The Pennsylvania RACT III Rule Is Almost Here
Posted: April 25th, 2022Authors: Christine C.
Pennsylvania’s draft rule known as “RACT III” [25 Pa. Code §§ 129.111-129.115, Additional RACT Requirements for Major Sources of NOX and VOCs for the 2015 Ozone NAAQS] has been slowly making its way towards finalization but it’s not there quite yet. Pennsylvania Department of Environmental Protection (PADEP) recently released the “Draft Final” version of the rule, which they hope to move through the various levels of approval and finalize the rule some time in 2Q2022.
We previewed the proposed RACT III provisions in a previous article. Based on the “Draft Final” version of the rule, it has not been completely overhauled but changes have been made based on the public comments on the August 2021 version of the draft rule. Outlined below are some of the changes made since the previous draft version:
- All submittals will be due December 31, 2022, and submittals may be made electronically.
- Submissions must include notification of being an affected facility and the facility’s RACT Plan including which sources are exempt, those that will meet presumptive requirements, and any case-by-case sources along with proposed compliance plans where controls are needed. Facilities that will comply with presumptive RACT limits must still provide notification to PADEP.
- Several clerical/administrative corrections were made.
- PADEP added a definition for “combustion source,” but have verbally noted that they need to make a distinction as yet for combustion turbines for applicability purposes.
- New or updated presumptive limits/requirements for the following sources:
- Flares used for air pollution control
- Process heaters between 20-50 MMBtu/hr
- Municipal solid waste landfills
- Municipal solid waste combustors
- Combustion turbines < 4,100 BHP
- Rich burn internal combustion engines > 100 BHP
- “Other combustion sources” > 20 MMBtu/hr
- Case-by-case RACT determinations made for RACT II may be used for RACT III. However, facilities need to submit an analysis, certified by the responsible official, that the previous case-by-case determination still stands. The analysis must include:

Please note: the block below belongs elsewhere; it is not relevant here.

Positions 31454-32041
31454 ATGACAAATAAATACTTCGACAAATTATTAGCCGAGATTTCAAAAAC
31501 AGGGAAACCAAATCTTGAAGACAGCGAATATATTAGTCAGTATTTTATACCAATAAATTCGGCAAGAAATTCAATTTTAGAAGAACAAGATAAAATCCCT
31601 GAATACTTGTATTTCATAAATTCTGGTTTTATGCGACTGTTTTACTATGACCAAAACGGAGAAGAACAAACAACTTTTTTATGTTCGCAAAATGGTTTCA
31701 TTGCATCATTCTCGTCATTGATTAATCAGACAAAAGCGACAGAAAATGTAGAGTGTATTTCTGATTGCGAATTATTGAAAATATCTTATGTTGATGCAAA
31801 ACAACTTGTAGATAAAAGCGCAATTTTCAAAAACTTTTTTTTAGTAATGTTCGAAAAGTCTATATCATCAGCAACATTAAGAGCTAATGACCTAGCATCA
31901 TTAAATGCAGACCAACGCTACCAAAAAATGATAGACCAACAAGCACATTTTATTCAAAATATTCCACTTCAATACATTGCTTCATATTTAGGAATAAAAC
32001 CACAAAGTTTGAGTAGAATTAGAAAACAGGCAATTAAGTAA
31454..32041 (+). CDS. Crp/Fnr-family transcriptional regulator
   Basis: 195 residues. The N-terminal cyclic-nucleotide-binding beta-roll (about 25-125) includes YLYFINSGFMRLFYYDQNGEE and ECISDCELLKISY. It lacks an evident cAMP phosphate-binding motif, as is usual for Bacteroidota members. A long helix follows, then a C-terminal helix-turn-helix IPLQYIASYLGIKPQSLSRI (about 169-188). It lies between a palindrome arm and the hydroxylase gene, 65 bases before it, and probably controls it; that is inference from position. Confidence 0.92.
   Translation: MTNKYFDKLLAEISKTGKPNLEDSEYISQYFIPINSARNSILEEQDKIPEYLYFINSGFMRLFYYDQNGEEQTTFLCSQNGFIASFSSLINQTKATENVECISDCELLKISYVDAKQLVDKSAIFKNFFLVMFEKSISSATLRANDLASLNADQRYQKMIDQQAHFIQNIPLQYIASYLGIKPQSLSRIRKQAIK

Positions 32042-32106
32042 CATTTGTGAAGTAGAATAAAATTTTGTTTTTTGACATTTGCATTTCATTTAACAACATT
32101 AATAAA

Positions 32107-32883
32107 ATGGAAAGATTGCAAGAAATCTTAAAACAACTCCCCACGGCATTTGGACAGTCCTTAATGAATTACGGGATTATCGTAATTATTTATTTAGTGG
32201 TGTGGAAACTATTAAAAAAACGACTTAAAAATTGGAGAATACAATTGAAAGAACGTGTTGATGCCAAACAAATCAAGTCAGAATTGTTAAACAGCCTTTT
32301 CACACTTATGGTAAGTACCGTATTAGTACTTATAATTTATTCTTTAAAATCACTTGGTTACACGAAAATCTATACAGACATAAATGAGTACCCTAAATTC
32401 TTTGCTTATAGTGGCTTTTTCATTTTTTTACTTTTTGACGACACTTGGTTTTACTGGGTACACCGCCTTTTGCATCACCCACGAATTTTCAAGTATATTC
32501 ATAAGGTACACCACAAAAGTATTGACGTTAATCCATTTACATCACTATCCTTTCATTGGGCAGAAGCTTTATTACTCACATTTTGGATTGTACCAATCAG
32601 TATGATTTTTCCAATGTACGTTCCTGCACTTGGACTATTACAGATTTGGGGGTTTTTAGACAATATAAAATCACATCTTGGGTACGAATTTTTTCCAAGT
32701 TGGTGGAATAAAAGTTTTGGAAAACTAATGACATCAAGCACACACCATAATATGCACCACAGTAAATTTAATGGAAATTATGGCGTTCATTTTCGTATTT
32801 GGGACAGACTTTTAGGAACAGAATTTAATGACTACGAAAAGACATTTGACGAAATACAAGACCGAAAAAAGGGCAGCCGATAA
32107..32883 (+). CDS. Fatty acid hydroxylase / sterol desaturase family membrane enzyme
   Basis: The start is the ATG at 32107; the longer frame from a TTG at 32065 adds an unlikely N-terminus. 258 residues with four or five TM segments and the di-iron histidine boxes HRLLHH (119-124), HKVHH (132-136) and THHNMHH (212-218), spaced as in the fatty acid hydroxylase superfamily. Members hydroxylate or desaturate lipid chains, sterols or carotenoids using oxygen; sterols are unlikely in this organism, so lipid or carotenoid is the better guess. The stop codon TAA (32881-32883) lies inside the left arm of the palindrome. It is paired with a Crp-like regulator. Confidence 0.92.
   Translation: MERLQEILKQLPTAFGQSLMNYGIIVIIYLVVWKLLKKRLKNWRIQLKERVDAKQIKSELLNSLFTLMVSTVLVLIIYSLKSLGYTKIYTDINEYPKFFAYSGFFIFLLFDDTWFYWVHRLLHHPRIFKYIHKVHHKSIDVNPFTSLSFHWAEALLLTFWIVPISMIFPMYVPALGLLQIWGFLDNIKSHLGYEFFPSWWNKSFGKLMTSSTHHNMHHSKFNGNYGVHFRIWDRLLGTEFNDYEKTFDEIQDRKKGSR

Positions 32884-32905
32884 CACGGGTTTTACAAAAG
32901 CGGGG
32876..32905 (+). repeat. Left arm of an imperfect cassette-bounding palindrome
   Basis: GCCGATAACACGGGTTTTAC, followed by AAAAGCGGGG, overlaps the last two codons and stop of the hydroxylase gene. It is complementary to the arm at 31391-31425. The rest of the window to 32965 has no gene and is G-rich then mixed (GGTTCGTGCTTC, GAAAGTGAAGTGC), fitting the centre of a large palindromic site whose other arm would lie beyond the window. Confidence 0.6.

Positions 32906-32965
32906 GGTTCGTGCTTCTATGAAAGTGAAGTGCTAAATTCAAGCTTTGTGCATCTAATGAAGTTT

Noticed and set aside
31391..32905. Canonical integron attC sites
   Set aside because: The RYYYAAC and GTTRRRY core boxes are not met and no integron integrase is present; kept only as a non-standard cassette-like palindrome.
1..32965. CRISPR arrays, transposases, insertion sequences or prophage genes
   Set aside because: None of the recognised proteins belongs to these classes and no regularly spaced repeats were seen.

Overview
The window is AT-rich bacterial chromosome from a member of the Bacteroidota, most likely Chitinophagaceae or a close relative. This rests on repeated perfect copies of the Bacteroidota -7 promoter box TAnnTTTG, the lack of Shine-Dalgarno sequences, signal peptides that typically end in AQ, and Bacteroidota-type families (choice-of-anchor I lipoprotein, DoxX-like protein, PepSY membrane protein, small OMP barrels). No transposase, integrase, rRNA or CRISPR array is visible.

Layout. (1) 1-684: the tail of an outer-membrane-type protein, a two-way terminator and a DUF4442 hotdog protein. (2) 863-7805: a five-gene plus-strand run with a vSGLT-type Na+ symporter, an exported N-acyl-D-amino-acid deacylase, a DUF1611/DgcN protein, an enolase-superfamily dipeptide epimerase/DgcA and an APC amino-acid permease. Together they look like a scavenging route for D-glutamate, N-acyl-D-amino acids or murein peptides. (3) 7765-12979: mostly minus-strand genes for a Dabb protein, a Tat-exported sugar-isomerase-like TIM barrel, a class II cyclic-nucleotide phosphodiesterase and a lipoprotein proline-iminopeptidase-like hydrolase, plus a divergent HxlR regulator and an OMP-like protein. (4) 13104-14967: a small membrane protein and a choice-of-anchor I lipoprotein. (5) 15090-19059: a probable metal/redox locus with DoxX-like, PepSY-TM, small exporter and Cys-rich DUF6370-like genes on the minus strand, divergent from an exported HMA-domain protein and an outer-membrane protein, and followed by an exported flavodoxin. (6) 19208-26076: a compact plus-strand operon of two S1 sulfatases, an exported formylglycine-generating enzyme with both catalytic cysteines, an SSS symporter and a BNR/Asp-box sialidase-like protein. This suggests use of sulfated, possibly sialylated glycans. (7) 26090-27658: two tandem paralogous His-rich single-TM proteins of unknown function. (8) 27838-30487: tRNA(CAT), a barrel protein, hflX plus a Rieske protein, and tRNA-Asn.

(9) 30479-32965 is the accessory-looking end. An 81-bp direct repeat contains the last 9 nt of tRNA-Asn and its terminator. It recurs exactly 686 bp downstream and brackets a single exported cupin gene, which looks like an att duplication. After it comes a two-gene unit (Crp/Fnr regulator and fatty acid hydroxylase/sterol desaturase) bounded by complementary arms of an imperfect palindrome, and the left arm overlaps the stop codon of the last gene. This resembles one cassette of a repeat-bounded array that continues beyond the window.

- A determination that no new control technologies have become available since RACT II
- A determination that the technical and economic feasibility analyses still stand, which shows that the control cost is equal or greater than $7,500/ton of NOX controlled and/or $12,000/ton of VOCs controlled. PADEP has verbally stated that these cost effectiveness values do not define a control cost threshold for new case-by-case submittals.
Unfortunately, PADEP did not provide any relief to the daily average continuous emissions monitoring system (CEMS) requirements that were in the draft rule for certain sources (e.g., boilers). In addition, there was no language added to clarify how the daily average should be calculated, although verbally they have indicated it will be based on the total pounds emitted and total BTUs burned in a day. PADEP has also verbally indicated at this month’s AQTAC meeting that they will not provide an exclusion for startup, shutdown, and malfunction (SSM) events. We have not yet seen a response document to the public comments on the draft rule, but PADEP is expected to provide further clarifications on how to comply with the daily average requirement.
The January 1, 2023 compliance deadline cannot change since it is driven by U.S. EPA. Therefore, the submittal and implementation deadlines will be a tight turnaround similar to RACT II implementation (i.e., given an estimated end of 2Q2022 finalization, facilities will only have approximately 6 months to get everything in). We are strongly recommending that affected facilities start looking at rule applicability now, which will put you in a better position to respond to the rule within the short turnaround expected later this year. Give us a call or drop me an email to discuss the specifics on how this rule will impact your facility.